If the doctor is genuinely impressed by TGD, than he is either ignorant on a wide range of subjects or the capacity for critical thinking has been educated out of him. Unsurprisingly, it didn’t take him long to hide behind his education, since academic degrees are the first refuge of the intellectually unaccomplished. It should embarrass him to have to defend Dawkins’s logical capacity by citing the man’s previous job title when there is such a large body of work that should suffice to do so. Of course, his problem is that it proves precisely the opposite. Ironically, the doctor does precisely what Dawkins and the other New Atheists often do, in resorting to logic in defiance of the available empirical evidence.

The doctor doesn’t seem to understand the difference between lack of intelligence and lack of information. And his attempt to argue about a book he has not read indicates that he possesses the all-too-common foolishness of the intelligent academic, who illogically believes that intellectual capacity alway serves as an adequate substitute for information. Now, let’s test his logic. TIA has been through three printings and has been downloaded thousands of times. I have responded in detail to all of my substantive critics, most of whom have either conceded the argument to me or fallen silent. Does it make sense, therefore, for him to believe he is saying anything I have not seen and successfully dealt with before?

The nonexistent morality of science

Nazi science usually was proper science:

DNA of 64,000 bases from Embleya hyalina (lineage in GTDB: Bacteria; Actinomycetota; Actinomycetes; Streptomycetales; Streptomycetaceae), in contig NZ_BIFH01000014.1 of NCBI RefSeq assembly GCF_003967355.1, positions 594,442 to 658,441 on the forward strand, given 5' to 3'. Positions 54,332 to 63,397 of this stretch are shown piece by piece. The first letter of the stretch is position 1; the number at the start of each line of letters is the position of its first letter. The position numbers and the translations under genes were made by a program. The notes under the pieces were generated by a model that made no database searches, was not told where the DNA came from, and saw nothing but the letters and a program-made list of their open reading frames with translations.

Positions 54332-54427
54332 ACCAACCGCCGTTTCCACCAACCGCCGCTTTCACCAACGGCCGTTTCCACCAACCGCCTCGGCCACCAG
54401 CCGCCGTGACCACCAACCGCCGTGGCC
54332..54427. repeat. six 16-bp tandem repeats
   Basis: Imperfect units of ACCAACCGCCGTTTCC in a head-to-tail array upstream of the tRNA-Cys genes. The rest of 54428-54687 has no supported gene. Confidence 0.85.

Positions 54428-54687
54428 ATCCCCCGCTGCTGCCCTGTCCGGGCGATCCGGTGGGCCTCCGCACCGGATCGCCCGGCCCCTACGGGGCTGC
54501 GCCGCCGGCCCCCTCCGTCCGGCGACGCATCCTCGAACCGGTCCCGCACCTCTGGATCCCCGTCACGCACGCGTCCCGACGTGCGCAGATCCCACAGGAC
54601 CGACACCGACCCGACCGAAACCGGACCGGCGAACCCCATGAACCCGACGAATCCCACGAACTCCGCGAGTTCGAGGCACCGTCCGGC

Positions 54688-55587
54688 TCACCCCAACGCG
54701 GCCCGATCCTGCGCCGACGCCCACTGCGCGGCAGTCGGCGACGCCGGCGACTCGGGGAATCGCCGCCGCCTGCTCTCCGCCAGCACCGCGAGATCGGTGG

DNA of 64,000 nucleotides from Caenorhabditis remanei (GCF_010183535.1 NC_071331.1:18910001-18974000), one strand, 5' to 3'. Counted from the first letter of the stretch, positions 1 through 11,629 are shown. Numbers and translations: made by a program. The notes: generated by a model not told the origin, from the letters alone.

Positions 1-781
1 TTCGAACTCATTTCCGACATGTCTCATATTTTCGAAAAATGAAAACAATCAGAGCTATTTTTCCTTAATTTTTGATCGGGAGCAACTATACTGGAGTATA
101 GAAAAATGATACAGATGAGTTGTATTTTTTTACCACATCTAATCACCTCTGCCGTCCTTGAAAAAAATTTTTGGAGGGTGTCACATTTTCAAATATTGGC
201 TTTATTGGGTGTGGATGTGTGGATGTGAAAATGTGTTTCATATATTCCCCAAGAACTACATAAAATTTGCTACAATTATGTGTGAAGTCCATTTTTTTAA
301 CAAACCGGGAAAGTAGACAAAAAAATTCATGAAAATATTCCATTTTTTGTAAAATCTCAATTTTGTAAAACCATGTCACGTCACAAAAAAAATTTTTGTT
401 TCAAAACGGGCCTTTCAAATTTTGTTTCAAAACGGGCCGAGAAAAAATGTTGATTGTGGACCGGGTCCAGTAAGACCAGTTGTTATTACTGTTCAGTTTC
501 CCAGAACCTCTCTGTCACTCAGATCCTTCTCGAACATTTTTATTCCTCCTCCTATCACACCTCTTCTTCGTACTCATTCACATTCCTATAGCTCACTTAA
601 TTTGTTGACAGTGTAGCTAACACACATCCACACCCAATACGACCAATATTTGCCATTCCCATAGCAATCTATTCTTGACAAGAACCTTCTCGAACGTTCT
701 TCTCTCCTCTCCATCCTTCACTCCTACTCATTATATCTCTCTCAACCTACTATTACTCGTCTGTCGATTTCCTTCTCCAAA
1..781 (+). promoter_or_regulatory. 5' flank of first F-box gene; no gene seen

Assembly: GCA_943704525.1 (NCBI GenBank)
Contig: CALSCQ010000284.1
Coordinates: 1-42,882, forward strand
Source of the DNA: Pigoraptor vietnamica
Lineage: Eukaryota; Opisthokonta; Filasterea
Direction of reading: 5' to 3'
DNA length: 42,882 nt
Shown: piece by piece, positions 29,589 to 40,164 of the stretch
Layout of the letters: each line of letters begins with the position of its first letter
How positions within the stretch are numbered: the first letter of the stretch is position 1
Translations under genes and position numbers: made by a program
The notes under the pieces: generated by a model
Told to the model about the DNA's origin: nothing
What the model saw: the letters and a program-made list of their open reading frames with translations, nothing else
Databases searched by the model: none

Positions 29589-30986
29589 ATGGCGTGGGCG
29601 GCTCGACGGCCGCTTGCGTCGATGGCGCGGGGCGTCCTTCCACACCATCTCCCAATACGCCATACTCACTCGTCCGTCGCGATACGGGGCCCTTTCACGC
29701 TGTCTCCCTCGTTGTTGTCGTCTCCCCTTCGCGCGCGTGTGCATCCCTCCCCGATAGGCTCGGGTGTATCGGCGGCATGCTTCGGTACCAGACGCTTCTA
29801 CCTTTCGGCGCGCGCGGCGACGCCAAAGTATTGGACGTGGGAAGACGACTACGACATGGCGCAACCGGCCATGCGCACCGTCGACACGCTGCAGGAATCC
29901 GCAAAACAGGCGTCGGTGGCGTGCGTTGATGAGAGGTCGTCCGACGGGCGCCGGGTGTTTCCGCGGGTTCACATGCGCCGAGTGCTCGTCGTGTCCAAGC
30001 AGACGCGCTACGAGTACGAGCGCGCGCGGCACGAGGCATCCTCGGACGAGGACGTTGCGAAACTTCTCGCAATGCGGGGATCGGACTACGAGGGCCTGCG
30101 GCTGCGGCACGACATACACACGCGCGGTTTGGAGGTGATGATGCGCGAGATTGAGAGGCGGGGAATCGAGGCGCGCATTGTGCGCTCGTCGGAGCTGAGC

Mengele was only one of a number of scientists in Nazi Germany who carried out research on involuntary human subjects. Karl Gebhardt and Fritz Fischer had women prisoners in the Ravensbrück concentration camp injected with harmful microbes. They then tested new drugs on the prisoners, presenting the results to a scientific conference.

Many such projects were directly conceived as practical contributions to the German war effort. In a variety of camps, SS doctors used inmates to test treatments for injuries sustained in battle, cutting open their calves and sewing bits of glass or wood or gauze impregnated with bacteria into the wounds, sometimes even smashing the prisoners’ bones with hammers to create a more realistic effect; again, the results were presented to scientific conferences without anyone offering any criticism of the methods employed.

It’s always interesting to see how science fetishists attempt to dismiss Nazi science as “bad science” without ever explaining what the difference between “bad science” and “good science” is. I also note that for these same people, “bad theology” is seldom seen as an acceptable excuse for even completely unrelated theologies. If it’s reasonable to attack Christians because of the actions of Muslims, then it’s perfectly reasonable to attack scientists because of the actions of their historical German colleagues.